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Yet again, it’s the internet that paves the way for the ultimate experience

The younger generation are said to value experiences more than possessions these days, which isn’t the best news for people like me who spend their time disposing of chattels at auction.

Having said that, Generation Z also seem rather taken with the latest fashions and footwear – the global market in trainers is now worth around £5 billion, I understand, so all is not lost on that front when it comes to acquiring material items.

However, the past week has been notable for what must surely be the record price for an ‘experience’ sold at auction: $28 million for a single ticket to join Amazon entrepreneur Jeff Bezos for his maiden flight on the Blue Origin capsule as it leaves Earth’s atmosphere. That means that the unnamed buyer will be paying out around $9 million for each of the three to four minutes of the ten-minute trip that will be at zero gravity.

If we are genuinely at the beginning of what may later become mass space travel, then this exclusive experience may well prove a bargain. After all, to be one of just four passengers, including Bezos and his brother, on the trip will surely seal their position for posterity – once they are named, of course.

The statistics from the live auction are interesting too: 7,000 bidders took part, with pre-sale bids from 159 countries reaching $4.8 million before the live auction began took place on June 12. It’s yet another example of how impossible this process would have been without the internet – a facility without which Mr Bezos would not now be the world’s richest person.

 

Conjuring art – and money – out of thin air at auction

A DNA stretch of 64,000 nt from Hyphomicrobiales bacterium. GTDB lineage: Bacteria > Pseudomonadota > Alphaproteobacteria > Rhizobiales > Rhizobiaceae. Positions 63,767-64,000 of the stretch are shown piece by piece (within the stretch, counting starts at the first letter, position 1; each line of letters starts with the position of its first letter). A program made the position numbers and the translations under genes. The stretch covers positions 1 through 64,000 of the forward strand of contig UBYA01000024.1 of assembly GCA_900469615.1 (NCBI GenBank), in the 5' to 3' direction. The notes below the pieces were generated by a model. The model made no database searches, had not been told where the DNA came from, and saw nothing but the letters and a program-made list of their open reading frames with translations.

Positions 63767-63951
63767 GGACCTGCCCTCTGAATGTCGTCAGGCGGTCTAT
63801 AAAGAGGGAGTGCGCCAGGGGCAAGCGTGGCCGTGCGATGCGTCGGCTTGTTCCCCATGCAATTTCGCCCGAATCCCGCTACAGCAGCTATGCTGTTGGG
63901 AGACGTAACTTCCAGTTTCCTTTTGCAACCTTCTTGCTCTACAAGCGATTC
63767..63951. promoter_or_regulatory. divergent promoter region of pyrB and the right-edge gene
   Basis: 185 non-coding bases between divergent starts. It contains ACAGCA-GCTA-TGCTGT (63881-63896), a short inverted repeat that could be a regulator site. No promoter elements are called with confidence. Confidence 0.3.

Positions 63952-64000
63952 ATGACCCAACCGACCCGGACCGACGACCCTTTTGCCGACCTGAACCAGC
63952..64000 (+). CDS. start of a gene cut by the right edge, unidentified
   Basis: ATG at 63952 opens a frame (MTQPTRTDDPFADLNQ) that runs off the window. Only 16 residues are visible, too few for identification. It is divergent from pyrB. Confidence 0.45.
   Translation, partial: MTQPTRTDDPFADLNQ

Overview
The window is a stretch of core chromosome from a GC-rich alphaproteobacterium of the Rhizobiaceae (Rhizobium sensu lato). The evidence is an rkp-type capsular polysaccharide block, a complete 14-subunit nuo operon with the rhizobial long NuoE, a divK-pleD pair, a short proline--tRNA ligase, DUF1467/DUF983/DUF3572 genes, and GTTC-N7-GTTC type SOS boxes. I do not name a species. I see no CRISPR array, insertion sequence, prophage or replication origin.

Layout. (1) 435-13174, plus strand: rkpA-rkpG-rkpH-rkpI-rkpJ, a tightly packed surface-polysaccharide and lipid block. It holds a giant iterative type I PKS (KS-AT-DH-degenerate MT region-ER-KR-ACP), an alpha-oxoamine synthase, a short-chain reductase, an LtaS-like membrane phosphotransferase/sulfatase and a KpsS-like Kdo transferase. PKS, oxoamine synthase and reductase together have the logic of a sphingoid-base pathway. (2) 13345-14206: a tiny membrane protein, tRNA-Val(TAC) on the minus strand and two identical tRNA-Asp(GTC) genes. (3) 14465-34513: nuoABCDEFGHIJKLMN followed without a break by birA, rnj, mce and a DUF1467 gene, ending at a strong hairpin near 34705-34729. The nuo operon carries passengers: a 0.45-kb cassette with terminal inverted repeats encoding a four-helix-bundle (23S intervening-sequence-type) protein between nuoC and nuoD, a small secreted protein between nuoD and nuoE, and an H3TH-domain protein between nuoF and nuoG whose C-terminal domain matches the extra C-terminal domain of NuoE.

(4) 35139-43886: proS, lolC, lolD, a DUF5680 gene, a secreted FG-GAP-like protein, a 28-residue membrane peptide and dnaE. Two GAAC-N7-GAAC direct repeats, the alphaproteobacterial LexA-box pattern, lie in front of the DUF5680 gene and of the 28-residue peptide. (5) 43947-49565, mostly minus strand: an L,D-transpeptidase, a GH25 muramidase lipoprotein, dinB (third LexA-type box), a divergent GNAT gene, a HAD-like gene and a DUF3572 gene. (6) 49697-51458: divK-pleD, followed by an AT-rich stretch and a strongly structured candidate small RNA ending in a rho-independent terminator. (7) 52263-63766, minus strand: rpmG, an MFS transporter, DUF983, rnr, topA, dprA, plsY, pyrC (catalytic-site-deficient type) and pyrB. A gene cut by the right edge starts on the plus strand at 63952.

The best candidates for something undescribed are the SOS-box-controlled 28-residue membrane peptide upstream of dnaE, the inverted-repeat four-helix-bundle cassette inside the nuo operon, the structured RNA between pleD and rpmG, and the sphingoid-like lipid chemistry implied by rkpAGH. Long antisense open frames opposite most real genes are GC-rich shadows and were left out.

I thought I’d seen it all until last week when I read a report about an Italian artist who had auctioned off an ‘invisible’ sculpture for $18,300.

How do you make a sculpture invisible? Er, you don’t. You simply pretend that you have made one, produce a plinth, say that although you can’t see it, it is certainly there, and then attract bids.

If this seems like lunacy, you may not be far wrong. However, Salvatore Garau explained away this exercise in conceptual art by saying: “It is a work that asks you to activate the power of the imagination.”

In doing so, he titled the work Io Sono (I am), arguing that the vacuum in which the ‘artwork’ sat was “nothing more than a space full of energy” – although I would counter that if it is a vacuum, then it wouldn’t have any energy, even if, as Garau continued, the Heisenberg Principle states that even ‘nothing’ has weight.

Nonetheless, if you can conjure no more than an idea from nothing, what was it that the successful bidder got for their money? A certificate of authenticity accompanied by a set of instructions on how to exhibit the invisible sculpture. These stipulated that it must be displayed in a five foot square space unencumbered by any obstruction.

Confident in his logic, Garau justifies his creation and its sale by arguing: “After all, don’t we shape a God we’ve never seen?”

I’ll leave you with that thought.

 

Technology expands possibilities for art, but it must do so within the law